As communicators, we have a natural tendency to want to control things – a message, a story, an interview, a planned event, etc. We’re also cynical by nature, not because we’re characteristically negative, but because we are trained to anticipate the “what-if’s” of any circumstance.

  • What if we get this question?
  • What if there is a fire?
  • What if production is halted?
  • What if someone is injured?
  • What if there is a natural disaster?
  • What if there is a lawsuit?
  • What if it fails?

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These are all things we’ve been faced with at one point or another in our combined nearly 150 years of working in crisis PR and media relations on behalf of our clients or employers. In general, we prefer to over-prepare rather than scramble because we haven’t thought things through thoroughly.

If there is one thing we’ve all learned through experience, it’s that being prepared is vitally important. So is being flexible and able to maneuver through unknowns. It’s truly the key to success.

Recently, we were tested when we pitched a story on behalf of a client. We drafted a short pitch and sent it to a reporter with whom we’ve worked for many years and during his time at different publications. We know he’s seasoned and if he’s interested, he’ll let us know. He did almostimmediately.


Good news, right? Absolutely. But, we also know this reporter is very knowledgeable about the industry he covers and has a lot ofconnections for stories. Part of his interest was likely to add to his list of connections for future stories, which is smart on his part. For us, however, that meant we didn’t have any certainty he would indeed write a story, despite his interest in speaking with our client.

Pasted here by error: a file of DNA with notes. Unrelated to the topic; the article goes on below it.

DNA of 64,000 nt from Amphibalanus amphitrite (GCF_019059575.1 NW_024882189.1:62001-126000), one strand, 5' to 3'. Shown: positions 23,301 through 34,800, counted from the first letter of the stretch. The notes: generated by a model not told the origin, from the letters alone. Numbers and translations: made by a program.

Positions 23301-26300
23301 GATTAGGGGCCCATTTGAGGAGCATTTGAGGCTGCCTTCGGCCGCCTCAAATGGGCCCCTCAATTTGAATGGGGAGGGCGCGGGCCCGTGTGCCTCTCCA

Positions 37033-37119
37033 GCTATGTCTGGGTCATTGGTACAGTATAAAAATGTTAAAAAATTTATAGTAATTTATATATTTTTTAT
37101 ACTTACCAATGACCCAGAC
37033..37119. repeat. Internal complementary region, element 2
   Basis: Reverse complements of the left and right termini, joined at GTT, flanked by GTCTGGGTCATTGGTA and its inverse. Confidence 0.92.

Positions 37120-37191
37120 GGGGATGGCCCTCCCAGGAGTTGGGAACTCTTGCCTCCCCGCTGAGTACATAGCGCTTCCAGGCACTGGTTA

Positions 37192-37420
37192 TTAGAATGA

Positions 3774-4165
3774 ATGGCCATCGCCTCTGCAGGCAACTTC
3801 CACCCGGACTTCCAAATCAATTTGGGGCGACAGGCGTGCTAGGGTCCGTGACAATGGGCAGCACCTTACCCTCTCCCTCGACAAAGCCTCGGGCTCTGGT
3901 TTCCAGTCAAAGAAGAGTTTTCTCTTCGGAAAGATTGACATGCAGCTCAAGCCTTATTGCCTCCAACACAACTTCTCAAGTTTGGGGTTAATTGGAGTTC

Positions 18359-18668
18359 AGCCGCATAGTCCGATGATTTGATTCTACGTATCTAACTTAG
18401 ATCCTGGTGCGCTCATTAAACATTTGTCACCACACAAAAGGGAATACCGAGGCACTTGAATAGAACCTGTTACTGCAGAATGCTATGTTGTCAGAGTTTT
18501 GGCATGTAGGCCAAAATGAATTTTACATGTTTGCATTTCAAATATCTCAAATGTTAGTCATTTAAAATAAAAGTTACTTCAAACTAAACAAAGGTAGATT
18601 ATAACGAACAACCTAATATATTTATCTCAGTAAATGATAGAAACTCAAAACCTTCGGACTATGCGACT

So, we worked with the client to get contact information and availability for the two company leaders, representatives of a company that had commissioned a survey related to the pitch and a supporter/board member and shared it all with the reporter. He promptly thanked us, but still, no confirmation of a story.

At that point, we could only assist. Control was officially out of our hands.

About two weeks later on a cold Sunday morning, we saw it. Front page, Business section, a beautiful story about the company we’d pitched, complete with a photo. The next day, the same story was posted on the paper’s website.

The takeaway of this example? To steal from a well-known movie my daughter absolutely loves, sometimes you just have to let it go. Resist all urge to control and simply trust. Trust that you’ve done a good job in preparing and trust in the reporter doing his/her job to the best of their ability. There is no “secret media relations tip to guarantee coverage.” If we told you that, we’d be lying and that’s not who we are.

It’s quite simply a matter of knowing your audience, managing expectations and trusting that it will work out the way it’s supposed to. If the journalist had only spoken to the client and not written a story, that would have been a success too. At the end of the day, we work in media and public relations. We’re not scientists or doctors. If we make connections with people who may not have known each other prior to our introduction, that’s success. Click below to download our guide and learn more about how we develop meaningful media relationships at WordWrite.